Engagement rings are already one of the most expensive purchases many people make in a lifetime.
But the cost could rocket if new rules aimed at stopping the trade in Russian diamonds come into force early next year, experts have warned.
A typical ring is worth between £1,900 and £2,000.
But the cost of the gems could rise by ten per cent or more under sanction plans being considered by the G7, senior industry sources told This Is Money.
The cost of engagement rings could be set to soar by 10% under proposed sanctions aimed at stopping the trade of Russian diamonds
This could also raise the cost of other jewellery such as earrings and necklaces.
Belgium has put forward proposals to analyse diamonds to check they are not from Russia and upload them onto an online tracing system.
But this plan would pile ‘significant’ costs on ordinary consumers, according to Ronnie VandeLinden, president of the International Diamond Manufacturers Association and vice president of the World Diamond Council.
There are fears that additional taxes would be placed on the stones and that the tests could cause hold-ups in the supply chain – both of which would send the price of diamonds higher.
Belgium argues its rules would be better at detecting Russian diamonds than others.
‘The proposed G7 plan for sanctions on Russian diamonds introduced by Belgium will undoubtedly hit the jewellery trade very hard if it is implemented,’ Mr VandeLinden said.
‘It is going to add to an increase in costs – we will have to ultimately pass on the added costs to the consumer.
‘This means we would expect prices of diamond jewellery to rise significantly if the G7 implements this plan.’
Although experts agree that Russia should be sanctioned following the invasion of Ukraine, they argue that alternative schemes have not been fully considered.
These were based more on declarations from suppliers that diamonds were not from Russia – a quicker system favoured by African nations.
Russia is the world’s biggest producer of diamonds, while others include Botswana in southern Africa, Canada, the Democratic Republic of the Congo and South Africa.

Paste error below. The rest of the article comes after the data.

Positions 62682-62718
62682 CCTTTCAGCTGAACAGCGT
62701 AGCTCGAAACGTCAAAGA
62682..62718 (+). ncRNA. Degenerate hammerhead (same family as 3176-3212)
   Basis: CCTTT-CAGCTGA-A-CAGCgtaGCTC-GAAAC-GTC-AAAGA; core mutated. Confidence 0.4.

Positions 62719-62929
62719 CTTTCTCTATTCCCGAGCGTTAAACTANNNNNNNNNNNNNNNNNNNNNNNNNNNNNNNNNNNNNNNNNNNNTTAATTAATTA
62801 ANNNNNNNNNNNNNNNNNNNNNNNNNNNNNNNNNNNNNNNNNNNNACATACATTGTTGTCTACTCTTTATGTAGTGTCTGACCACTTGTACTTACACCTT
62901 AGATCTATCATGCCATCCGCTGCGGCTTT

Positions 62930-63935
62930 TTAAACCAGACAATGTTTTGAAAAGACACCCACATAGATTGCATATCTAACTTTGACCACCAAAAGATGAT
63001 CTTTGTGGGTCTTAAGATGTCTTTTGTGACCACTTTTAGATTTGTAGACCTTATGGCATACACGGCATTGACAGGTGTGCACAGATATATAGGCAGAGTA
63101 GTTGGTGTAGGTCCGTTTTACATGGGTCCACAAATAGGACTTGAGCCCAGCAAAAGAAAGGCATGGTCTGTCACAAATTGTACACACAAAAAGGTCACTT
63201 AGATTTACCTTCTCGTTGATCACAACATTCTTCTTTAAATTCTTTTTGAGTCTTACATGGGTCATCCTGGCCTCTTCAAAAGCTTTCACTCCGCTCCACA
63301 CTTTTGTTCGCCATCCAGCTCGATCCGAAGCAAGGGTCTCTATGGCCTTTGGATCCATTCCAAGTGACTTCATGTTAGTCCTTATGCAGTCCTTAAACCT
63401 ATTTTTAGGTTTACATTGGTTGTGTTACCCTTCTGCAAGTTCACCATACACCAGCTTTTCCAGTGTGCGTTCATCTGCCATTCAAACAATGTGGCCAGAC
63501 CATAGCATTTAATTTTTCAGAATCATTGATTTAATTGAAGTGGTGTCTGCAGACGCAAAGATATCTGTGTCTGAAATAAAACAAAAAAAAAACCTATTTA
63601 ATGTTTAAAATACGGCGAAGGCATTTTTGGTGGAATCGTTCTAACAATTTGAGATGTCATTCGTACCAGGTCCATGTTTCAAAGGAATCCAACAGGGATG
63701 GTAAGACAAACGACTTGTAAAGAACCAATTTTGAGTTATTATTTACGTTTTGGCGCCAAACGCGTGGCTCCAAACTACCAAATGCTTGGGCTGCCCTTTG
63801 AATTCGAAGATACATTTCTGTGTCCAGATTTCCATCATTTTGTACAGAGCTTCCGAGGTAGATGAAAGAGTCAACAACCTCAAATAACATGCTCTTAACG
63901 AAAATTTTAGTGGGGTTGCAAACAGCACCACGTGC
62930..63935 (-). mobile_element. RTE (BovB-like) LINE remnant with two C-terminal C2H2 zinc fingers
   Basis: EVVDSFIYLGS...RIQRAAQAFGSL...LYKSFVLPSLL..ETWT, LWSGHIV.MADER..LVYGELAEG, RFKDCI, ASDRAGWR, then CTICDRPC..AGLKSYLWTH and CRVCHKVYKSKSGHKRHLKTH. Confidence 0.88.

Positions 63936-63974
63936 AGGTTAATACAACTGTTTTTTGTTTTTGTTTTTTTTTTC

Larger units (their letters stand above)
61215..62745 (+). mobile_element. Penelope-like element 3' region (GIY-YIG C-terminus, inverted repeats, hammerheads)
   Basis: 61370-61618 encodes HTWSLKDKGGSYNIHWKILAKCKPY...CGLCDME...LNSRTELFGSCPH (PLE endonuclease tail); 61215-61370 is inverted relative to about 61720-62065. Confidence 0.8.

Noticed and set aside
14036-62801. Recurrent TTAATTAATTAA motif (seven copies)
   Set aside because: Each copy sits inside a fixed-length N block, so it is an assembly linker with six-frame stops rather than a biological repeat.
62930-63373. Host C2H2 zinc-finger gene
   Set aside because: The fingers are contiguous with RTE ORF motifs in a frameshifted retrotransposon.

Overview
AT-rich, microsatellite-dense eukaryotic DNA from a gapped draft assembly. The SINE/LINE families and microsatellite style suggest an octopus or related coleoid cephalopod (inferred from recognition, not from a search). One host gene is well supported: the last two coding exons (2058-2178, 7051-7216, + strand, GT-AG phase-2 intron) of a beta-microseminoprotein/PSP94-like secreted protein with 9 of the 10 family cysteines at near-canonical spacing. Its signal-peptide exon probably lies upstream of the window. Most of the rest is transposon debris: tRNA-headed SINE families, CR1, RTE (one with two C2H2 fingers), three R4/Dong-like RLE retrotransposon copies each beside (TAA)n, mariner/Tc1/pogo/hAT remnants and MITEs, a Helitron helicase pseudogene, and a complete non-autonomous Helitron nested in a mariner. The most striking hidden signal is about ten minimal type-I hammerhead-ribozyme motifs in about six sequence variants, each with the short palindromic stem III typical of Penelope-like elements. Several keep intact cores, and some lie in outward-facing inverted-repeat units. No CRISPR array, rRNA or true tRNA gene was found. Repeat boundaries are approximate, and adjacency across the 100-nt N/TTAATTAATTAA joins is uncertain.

African diamond mining nations such as Botswana and South Africa are particularly concerned that the added costs and delays could cause irreparable damage to their economies.
Although they support the sanctions, they say this particular strategy to trace and restrict sales would do more harm than good.
Belgium also has the biggest interest in the industry in the European Union as the city of Antwerp is a major hub for cutting diamonds.
Billions of pounds of diamond pass through the district and are traded there every year.
A Belgian official said it was ‘unlikely’ that its plans would ‘provoke any price increase anywhere close’ to 10 per cent or more.
They added that up to 70 per cent of the world’s rough diamonds would be shipped to Antwerp under the scheme as it would not include Russian production – which is less than the 80 per cent that flows through the city today.
They said: ‘Despite sanctions in place today in the UK and the US, Russian blood diamonds keep entering Western markets.
‘The proposal put forward by Belgium aims to cut all possible circumvention schemes that could allow continued trade of Russian diamonds, effectively putting an end to the financing of the war in Ukraine through the trade of Russian blood diamonds.’
The official added: ‘The principles supporting the Belgian proposal are the only verifiable system that will give the jewellery sector and large retail brands the credibility to give assurances to their customers that they are no longer selling products that include blood diamonds.’